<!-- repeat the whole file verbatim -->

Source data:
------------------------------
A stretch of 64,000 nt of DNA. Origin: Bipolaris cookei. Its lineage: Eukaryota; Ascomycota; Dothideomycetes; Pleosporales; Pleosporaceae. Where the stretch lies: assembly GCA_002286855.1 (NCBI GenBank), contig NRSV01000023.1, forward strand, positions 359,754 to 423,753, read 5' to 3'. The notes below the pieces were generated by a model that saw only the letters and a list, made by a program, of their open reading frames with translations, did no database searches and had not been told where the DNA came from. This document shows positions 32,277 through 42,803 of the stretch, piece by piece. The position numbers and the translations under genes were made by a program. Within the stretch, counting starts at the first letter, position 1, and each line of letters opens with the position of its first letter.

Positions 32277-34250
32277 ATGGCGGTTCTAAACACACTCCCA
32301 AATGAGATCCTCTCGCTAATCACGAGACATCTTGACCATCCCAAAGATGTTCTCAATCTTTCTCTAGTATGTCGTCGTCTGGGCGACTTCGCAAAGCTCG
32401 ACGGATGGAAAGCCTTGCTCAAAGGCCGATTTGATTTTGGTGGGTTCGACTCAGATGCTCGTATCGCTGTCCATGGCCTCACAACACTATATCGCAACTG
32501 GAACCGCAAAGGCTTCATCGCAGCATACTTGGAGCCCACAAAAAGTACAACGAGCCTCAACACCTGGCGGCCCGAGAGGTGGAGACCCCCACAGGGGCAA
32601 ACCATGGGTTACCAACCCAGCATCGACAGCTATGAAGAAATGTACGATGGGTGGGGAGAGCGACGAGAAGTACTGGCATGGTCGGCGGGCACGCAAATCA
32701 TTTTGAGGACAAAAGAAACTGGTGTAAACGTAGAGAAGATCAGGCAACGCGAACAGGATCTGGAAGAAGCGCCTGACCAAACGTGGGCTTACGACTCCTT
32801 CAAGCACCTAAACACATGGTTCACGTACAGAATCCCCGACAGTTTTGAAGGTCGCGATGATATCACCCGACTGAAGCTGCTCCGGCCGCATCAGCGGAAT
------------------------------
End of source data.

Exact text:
A stretch of 64,000 nt of DNA. Origin: Bipolaris cookei. Its lineage: Eukaryota; Ascomycota; Dothideomycetes; Pleosporales; Pleosporaceae. Where the stretch lies: assembly GCA_002286855.1 (NCBI GenBank), contig NRSV01000023.1, forward strand, positions 359,754 to 423,753, read 5' to 3'. The notes below the pieces were generated by a model that saw only the letters and a list, made by a program, of their open reading frames with translations, did no database searches and had not been told where the DNA came from. This document shows positions 32,277 through 42,803 of the stretch, piece by piece. The position numbers and the translations under genes were made by a program. Within the stretch, counting starts at the first letter, position 1, and each line of letters opens with the position of its first letter.

Positions 32277-34250
32277 ATGGCGGTTCTAAACACACTCCCA
32301 AATGAGATCCTCTCGCTAATCACGAGACATCTTGACCATCCCAAAGATGTTCTCAATCTTTCTCTAGTATGTCGTCGTCTGGGCGACTTCGCAAAGCTCG
32401 ACGGATGGAAAGCCTTGCTCAAAGGCCGATTTGATTTTGGTGGGTTCGACTCAGATGCTCGTATCGCTGTCCATGGCCTCACAACACTATATCGCAACTG
32501 GAACCGCAAAGGCTTCATCGCAGCATACTTGGAGCCCACAAAAAGTACAACGAGCCTCAACACCTGGCGGCCCGAGAGGTGGAGACCCCCACAGGGGCAA
32601 ACCATGGGTTACCAACCCAGCATCGACAGCTATGAAGAAATGTACGATGGGTGGGGAGAGCGACGAGAAGTACTGGCATGGTCGGCGGGCACGCAAATCA
32701 TTTTGAGGACAAAAGAAACTGGTGTAAACGTAGAGAAGATCAGGCAACGCGAACAGGATCTGGAAGAAGCGCCTGACCAAACGTGGGCTTACGACTCCTT
32801 CAAGCACCTAAACACATGGTTCACGTACAGAATCCCCGACAGTTTTGAAGGTCGCGATGATATCACCCGACTGAAGCTGCTCCGGCCGCATCAGCGGAAT